Limpopo steps up housing delivery

Monday, February 1, 2010

Polokwane - Limpopo's Department of Local Government and Housing has increased the number of RDP houses it has built from 11 000 in the 2008/2009 financial year to 16 000 this year.

Department spokesperson Clayson Monyela said the increase was due to stricter monitoring of building contractors.

"Since taking over the position as MEC for Local Government and Housing in May last year, Soviet Lekganyane has already terminated the contracts of more than 42 housing contractors who were not delivering or performing poorly."

He said Lekganyane had given notice to the department's contractors that projects for this financial year had to be completed by the end of March.

Failure to do so would result in the termination of their contracts, and they would be replaced by high-capacity developers.

"Some contractors in the system have been building houses from as far back as 2002 without making any progress.

"We needed to send them a strong message, as well those who are working at a snail's pace," Monyela said.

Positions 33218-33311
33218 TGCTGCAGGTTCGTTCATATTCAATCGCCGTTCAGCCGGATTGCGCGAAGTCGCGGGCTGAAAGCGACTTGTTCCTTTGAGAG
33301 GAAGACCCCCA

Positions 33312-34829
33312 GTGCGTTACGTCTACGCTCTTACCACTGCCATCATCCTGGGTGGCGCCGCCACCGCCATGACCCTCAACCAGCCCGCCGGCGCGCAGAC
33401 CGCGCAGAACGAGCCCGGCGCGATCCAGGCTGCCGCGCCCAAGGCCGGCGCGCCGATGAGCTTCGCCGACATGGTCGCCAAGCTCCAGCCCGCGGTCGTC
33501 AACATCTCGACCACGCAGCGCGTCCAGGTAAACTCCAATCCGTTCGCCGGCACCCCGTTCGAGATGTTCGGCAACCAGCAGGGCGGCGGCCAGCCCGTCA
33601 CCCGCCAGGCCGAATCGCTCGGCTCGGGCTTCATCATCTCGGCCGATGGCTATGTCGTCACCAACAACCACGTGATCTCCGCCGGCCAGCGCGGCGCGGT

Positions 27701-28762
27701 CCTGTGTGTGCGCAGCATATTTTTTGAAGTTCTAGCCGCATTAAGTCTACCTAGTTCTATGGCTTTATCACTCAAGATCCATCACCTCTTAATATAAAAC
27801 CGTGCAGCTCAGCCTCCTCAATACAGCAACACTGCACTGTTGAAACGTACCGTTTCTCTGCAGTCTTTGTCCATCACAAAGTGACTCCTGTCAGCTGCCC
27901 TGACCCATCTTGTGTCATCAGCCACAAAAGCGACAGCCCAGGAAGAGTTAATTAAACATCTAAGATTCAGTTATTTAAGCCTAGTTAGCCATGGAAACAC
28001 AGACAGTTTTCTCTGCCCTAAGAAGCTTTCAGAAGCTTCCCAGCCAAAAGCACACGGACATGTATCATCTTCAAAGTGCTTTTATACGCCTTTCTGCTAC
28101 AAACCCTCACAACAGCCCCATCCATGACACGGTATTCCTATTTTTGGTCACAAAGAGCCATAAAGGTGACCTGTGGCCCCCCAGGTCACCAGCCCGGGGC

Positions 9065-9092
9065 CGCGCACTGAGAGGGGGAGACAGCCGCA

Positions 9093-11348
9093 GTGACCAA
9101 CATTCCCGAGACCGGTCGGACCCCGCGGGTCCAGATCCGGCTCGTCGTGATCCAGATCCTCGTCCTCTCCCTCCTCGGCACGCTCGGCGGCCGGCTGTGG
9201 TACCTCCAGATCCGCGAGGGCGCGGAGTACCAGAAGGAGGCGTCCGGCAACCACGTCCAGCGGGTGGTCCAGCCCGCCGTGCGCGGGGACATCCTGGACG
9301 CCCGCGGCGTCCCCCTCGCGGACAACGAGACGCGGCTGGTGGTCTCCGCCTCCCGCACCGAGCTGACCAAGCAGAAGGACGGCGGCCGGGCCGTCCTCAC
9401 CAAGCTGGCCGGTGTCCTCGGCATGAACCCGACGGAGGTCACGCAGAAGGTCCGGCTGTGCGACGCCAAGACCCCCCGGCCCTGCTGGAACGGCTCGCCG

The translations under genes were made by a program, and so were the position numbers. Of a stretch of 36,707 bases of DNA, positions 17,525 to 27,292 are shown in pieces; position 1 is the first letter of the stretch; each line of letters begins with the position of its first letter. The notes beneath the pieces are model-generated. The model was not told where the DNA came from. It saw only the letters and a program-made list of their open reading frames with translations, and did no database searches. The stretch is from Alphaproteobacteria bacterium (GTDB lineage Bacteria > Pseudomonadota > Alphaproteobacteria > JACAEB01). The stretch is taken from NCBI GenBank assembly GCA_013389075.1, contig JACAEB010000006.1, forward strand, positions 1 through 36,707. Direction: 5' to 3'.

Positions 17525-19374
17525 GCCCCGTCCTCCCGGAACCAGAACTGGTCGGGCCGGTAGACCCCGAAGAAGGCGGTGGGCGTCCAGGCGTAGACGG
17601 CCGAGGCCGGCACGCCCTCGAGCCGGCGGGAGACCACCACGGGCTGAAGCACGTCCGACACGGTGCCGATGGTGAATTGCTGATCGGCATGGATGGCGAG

The MEC has committed himself to cleaning up the housing value chain to ensure that the province continues to build good quality houses that citizens can proudly call home.

Lekganyane has instructed his department to check each developer's track record closely and not to award contracts to those who had been found wanting in the past.

Contractors who are building 500 homes or more must also supply an upfront money guarantee from the bank in favour of the department, which is not transferable or negotiable, nor can it be revoked.

The guarantee is held for the duration of the project and, in the event of a contractor failing to deliver, the department has the right to claim the guarantee and use the money to appoint someone else to complete the project.

"This is a win-win situation for us. It means the risk to the department is minimised and we can always recover any possible losses through the guarantees," Monyela said.

Other quality-control measures include the retention of 5 percent of a contractor's payment for six months after a project is complete, during which project managers thoroughly inspect the houses' quality and look for possible defects.

"If none is found, the balance is paid. If mistakes or shoddy workmanship are discovered, the contractor is instructed to go fix the mess under the supervision of the National Home Builders' Registration Council," said Monyela.